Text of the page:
William Penn

William Penn, Quaker and founder of the colony of Pennsylvania, featured in Priscilla’s first book and was the subject of her penultimate publication. In the first volume of Leisure Hours or Entertaining Dialogues published in 1794 there is a story called the ‘Petition of Gayashuta’. It reproduces the speech the Seneca leader Kayahsotaà made to the descendents of Penn. Penn was held in high regard by the indigenous people because, according to Priscilla, of his religious beliefs and personal qualities of fairness and respect.

A visit to Philadelphia by Arthur Middleton and Henry Franklin was included in the book Excursions in North America published in 1806. Penn is described as a man of ‘wisdom, moderation, justice and humanity’ and that the respect for this memory was so firmly rooted with the Indian people that ‘they are never perfectly satisfied with any treaty, unless some Quakers are present at the conference; for, say they, the descendents of William Penn will never suffer us to be deceived’. (p.15)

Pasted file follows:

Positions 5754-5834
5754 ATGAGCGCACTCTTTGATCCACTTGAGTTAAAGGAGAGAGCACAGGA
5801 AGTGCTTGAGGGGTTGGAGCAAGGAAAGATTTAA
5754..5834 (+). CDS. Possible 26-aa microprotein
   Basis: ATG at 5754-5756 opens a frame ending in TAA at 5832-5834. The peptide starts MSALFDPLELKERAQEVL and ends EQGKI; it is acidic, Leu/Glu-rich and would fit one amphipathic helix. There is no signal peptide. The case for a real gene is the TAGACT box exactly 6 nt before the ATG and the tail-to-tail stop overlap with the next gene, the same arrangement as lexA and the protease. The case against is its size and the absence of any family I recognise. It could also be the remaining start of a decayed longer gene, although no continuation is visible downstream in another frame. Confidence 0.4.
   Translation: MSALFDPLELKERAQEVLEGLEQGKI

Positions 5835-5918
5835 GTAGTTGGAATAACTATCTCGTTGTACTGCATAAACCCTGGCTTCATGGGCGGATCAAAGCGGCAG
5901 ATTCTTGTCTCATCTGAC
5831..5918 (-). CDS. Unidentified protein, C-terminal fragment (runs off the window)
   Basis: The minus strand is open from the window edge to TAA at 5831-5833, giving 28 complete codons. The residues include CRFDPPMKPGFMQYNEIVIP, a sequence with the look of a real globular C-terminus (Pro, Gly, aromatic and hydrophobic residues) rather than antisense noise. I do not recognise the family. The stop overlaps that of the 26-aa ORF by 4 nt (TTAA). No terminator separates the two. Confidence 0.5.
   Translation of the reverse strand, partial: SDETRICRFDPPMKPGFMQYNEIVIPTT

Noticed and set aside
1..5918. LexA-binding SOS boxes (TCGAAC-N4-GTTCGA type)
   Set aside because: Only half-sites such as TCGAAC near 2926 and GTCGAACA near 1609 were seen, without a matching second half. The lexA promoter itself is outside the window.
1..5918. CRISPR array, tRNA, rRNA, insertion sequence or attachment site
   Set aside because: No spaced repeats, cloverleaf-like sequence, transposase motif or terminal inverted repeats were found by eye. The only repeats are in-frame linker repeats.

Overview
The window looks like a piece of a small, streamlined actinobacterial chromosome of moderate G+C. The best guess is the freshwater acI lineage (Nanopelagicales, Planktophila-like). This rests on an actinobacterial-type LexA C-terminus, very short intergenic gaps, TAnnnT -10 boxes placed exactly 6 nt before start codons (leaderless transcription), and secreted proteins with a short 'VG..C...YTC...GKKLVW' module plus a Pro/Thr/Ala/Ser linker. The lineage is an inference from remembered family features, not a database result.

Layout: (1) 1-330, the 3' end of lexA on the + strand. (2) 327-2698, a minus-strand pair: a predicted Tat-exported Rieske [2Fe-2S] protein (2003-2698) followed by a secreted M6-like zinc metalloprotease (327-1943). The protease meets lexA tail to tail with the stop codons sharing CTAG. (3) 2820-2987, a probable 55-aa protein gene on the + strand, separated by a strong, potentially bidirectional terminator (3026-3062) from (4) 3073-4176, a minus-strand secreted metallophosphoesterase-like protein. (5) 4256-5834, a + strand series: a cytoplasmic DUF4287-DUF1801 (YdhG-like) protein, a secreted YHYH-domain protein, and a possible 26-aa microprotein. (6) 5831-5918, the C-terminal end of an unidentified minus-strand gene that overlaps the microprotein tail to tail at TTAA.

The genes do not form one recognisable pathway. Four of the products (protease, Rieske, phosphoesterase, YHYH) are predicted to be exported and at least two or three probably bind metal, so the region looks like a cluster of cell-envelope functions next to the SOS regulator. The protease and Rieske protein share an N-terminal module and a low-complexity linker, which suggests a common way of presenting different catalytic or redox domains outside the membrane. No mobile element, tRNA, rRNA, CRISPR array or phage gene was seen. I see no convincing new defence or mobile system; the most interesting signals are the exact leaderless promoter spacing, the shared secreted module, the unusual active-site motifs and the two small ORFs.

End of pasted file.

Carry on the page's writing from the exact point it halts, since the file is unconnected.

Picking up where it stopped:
In 1816 Priscilla published A Brief Memoir of the Life of William Penn. Compiled for the use of Young Persons. It is an adapted version of the biography by Thomas Clarkson. She describes him above all as ‘a pious Christian’. Priscilla’s biography is followed by a number of Penn’s works.

 A Brief Memoir of the Life of William Penn

Published in: on March 19, 2011 at 6:53 am  Leave a Comment